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Disability and Church

Disability and Church

The Diocese of Winchester is a place where all people are deeply valued and cherished and where the diversity of the body of Christ is celebrated. This must include paying special attention to the experiences of people with disabilities. We are continually seeking to ensure greater representation of people with disabilities in our churches and communities, teams and governance, to ensure their voices and experiences are not only heard but shape all we do as a diocese. 

We also aim to support our churches in ensuring that our buildings, activities and services are welcoming and accessible for disabled people. The Diocese of Oxford have produced a great video which offers some initial advice… 

If you’re looking to make your church building more accessible, it’s a good idea to start by performing an accessibility audit.  You can download our Disability Access Audit below: 

Disability Access Audit Download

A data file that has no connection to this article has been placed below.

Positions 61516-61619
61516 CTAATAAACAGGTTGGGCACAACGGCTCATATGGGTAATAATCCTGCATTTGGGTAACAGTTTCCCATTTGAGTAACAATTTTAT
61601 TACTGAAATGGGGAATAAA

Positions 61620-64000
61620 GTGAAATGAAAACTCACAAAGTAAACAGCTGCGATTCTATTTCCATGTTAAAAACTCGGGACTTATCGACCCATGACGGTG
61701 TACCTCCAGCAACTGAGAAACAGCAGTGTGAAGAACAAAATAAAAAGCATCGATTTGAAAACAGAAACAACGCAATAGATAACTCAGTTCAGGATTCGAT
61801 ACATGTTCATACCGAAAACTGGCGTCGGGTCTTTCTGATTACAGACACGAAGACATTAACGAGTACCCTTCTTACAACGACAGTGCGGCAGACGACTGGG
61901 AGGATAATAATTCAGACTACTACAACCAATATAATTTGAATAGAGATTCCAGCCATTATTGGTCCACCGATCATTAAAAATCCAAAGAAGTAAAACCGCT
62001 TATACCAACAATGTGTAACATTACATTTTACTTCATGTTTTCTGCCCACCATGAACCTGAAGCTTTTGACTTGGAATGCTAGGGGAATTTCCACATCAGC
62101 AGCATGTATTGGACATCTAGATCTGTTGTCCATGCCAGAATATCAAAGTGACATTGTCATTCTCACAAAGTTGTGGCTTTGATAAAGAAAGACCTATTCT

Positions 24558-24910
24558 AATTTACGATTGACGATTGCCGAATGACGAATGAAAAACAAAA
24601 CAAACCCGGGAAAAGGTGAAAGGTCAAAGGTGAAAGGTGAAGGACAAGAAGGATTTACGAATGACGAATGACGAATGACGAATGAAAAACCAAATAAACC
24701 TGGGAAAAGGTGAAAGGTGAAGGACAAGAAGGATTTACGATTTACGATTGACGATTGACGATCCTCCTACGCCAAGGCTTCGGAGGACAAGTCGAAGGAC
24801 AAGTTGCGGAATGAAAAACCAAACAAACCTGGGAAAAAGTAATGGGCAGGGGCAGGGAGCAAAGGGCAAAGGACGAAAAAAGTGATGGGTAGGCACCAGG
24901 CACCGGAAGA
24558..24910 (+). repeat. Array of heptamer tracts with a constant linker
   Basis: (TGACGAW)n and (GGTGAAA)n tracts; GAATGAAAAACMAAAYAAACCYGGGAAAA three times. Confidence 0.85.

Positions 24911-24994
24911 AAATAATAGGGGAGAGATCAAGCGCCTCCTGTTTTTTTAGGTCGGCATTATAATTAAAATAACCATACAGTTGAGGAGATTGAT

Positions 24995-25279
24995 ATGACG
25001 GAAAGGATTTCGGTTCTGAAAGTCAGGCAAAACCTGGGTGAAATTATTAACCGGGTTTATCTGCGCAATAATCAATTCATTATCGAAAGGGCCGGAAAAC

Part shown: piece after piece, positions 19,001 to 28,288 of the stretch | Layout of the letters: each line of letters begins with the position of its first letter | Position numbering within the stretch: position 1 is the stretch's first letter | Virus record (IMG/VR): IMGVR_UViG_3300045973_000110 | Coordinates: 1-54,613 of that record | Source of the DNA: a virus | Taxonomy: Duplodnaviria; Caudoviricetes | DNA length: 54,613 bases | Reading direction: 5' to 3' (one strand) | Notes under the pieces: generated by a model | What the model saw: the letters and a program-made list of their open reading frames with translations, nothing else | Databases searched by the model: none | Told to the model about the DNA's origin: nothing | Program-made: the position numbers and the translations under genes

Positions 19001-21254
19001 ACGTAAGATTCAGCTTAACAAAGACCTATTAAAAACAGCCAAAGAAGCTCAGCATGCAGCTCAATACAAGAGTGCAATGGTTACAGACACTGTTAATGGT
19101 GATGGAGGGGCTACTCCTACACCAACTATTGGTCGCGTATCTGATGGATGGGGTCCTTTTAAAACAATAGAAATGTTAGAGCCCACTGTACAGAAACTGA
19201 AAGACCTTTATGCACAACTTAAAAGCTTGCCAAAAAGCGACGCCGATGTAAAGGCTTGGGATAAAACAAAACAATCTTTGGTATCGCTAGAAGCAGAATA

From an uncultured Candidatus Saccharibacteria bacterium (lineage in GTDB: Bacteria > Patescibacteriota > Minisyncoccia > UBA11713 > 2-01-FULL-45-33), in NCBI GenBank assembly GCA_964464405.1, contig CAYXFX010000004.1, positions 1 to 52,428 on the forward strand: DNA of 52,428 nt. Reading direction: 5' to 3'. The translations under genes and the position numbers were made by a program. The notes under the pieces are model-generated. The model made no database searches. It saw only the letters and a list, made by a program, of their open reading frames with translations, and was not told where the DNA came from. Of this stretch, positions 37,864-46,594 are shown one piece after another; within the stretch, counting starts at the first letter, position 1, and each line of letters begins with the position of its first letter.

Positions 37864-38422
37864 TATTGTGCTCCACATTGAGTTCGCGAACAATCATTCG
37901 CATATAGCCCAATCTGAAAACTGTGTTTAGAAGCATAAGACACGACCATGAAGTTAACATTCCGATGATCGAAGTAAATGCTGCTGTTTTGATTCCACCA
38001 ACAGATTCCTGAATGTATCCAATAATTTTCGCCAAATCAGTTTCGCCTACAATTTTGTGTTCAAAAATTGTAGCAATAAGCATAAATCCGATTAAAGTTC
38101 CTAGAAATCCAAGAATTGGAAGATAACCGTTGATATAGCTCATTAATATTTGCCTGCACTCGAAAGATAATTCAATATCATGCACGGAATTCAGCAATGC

A number of our churches are ‘Roofbreaker’ churches, working with the charity Roofbreakers to break down the barriers faced by disabled people in Christian life.

Find out more about how your church can become a member >>>

Here are some stories from around our diocese about how we are seeking to become an inclusive church for all:

Churches Welcoming All Through BSL and Makaton Provision >>>

St Francis Church, Valley Park, recently received a grant to invest in sensory play equipment, as part of a wider project to better support children with additional needs and their families.

Learn more about the project >>>

Non-Visible Disabilities 

In our church and school communities, we need to be aware that some people have disabilities which are non-visible. They tend to be referred to as ‘non-visible’, as the word ‘invisible’ suggests the disability isn’t real, while the word ‘hidden’ can imply someone is hiding their disability on purpose. The most important thing to emphasise with people with non-visible disabilities is that although the disability can’t be seen, this doesn’t mean it doesn’t exist and these people need to feel fully included and able to participate in our communities. 

Find out more about different types of non-visible disabilities >>> 

Find out more about our Neuro-Divergent Clergy Meetings >>>